MNM is defined as a female who nearly died but survived a complication that occurred during pregnancy, childbirth, or within 42 days of termination of pregnancy.5 Theoretically, these females are considered near-miss retrospectively when they survive organ dysfunction. Females who undergo a MNM have many common characteristics with those who die from the complication.5 Similar to the cases of maternal mortality, MNM cases are preventable. Thus, the identification of MNM is important for preventing complications that lead to death and for highlighting ways and opportunities to avoid similar cases in the future.
MNM approach is being used to describe local patterns of maternal mortality and morbidity, strengths and weaknesses in the referral system, and the use of clinical and other healthcare interventions. Despite its wide application, there were challenges with its use mainly due to the absence of universal criteria for the identification of cases. In 2009, a criterion for MNM identification was developed by the World Health Organization (WHO) working group for maternal health so as to standardise the detection of MNM cases. This is a two-step process. Firstly, maternal cases with potentially life-threatening conditions such as SMM, which may or may not be near-miss cases (e.g., specific complications such as severe pre-eclampsia and/or critical interventions such as blood transfusion), are identified. Secondly, identification of near-miss cases based on organ system dysfunction and organ dysfunction proxies, including clinical, laboratory, and management criteria.6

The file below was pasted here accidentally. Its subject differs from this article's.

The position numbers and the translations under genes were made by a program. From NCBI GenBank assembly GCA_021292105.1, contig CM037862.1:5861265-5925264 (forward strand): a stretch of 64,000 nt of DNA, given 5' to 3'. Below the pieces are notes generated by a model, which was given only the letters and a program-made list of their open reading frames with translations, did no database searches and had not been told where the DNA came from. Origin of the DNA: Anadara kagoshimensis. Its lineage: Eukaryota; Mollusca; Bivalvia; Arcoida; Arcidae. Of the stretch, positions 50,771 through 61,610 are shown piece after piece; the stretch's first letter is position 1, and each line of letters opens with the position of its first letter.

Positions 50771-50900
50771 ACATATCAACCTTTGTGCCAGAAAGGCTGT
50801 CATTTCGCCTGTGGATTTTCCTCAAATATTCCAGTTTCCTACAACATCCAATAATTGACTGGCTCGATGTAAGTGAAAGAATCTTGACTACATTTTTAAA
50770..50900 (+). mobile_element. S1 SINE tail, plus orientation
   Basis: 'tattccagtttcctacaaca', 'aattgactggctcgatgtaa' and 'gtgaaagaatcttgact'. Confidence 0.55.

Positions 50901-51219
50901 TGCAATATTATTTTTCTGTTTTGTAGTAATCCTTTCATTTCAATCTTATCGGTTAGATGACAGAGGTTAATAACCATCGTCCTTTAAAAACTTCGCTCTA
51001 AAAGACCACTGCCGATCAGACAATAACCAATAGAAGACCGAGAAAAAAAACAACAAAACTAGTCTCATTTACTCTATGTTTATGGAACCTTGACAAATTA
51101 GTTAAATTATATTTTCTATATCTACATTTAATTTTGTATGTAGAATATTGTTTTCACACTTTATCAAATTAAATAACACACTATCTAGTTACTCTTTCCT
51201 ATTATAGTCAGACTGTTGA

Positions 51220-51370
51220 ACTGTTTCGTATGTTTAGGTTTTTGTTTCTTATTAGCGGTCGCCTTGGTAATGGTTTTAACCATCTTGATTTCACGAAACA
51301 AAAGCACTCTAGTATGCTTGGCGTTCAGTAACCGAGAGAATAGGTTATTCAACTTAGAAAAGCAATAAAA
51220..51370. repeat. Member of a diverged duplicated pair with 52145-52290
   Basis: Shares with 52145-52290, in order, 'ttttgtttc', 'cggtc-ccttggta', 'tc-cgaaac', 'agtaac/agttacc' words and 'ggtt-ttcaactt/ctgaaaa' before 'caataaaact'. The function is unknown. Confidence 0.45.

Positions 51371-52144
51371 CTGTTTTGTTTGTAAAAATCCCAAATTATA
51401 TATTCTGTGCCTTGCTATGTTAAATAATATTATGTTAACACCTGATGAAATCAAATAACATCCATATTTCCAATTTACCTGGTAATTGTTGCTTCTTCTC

In Kenya, MNM morbidity review is considered one of the many strategies to tackle high maternal mortality. The national maternal and perinatal death surveillance and response (MPDSR) committee recommend a review of MNM cases in order to reduce the maternal mortality rate to less than 200 per 100,000 live births by 2030.
Inquiries into maternal healthcare have for a long time used maternal death as the starting point of investigations. Death is the worst maternal adverse event in pregnancy and viewing the circumstances around the death may reveal some avoidable health factors. However, despite the high maternal mortality ratios, in many countries with resource-poor settings, maternal deaths are rare in absolute numbers per centre. This does not allow detailed quantification of the associated risk factors and determinants that are locally important. In the last 20 years, the idea of MNM has been explored in maternal health as an adjunct to maternal death confidential enquiries. Among other advantages, near-miss cases occur more frequently than maternal deaths and can directly inform on problems and obstacles that had to be overcome during the process of healthcare, providing more robust conclusions and rapid reporting on maternal care issues.7
To determine the MNM indicators among females who are pregnant seeking healthcare at Moi Teaching and Referral Hospital (MTRH), Eldoret, Kenya.
The study was carried out at the maternity wing, gynaecology ward, cardiac unit, intensive care unit, high dependency unit, and renal unit of MTRH.
This was a case-control study of females who nearly died but survived a complication that occurred during pregnancy, childbirth, or within 42 days of termination of pregnancy (near-miss). The control group was females with similar conditions causing a near-miss but does not fulfill the near-miss criteria. For each case of near-miss, four matched controls were selected. The age, gestation age of pregnancy, parity, and condition causing near-miss were considered during the match selection.
The study population was females who were pregnant, those within 42 days of termination of pregnancy, and babies delivered to these mothers seeking healthcare at the MTRH.
The exposure rate among the controls was 47%. Hence, with 45 cases and 180 controls (based on a ratio of four controls for every case), a total of 225 participants were recruited for the study.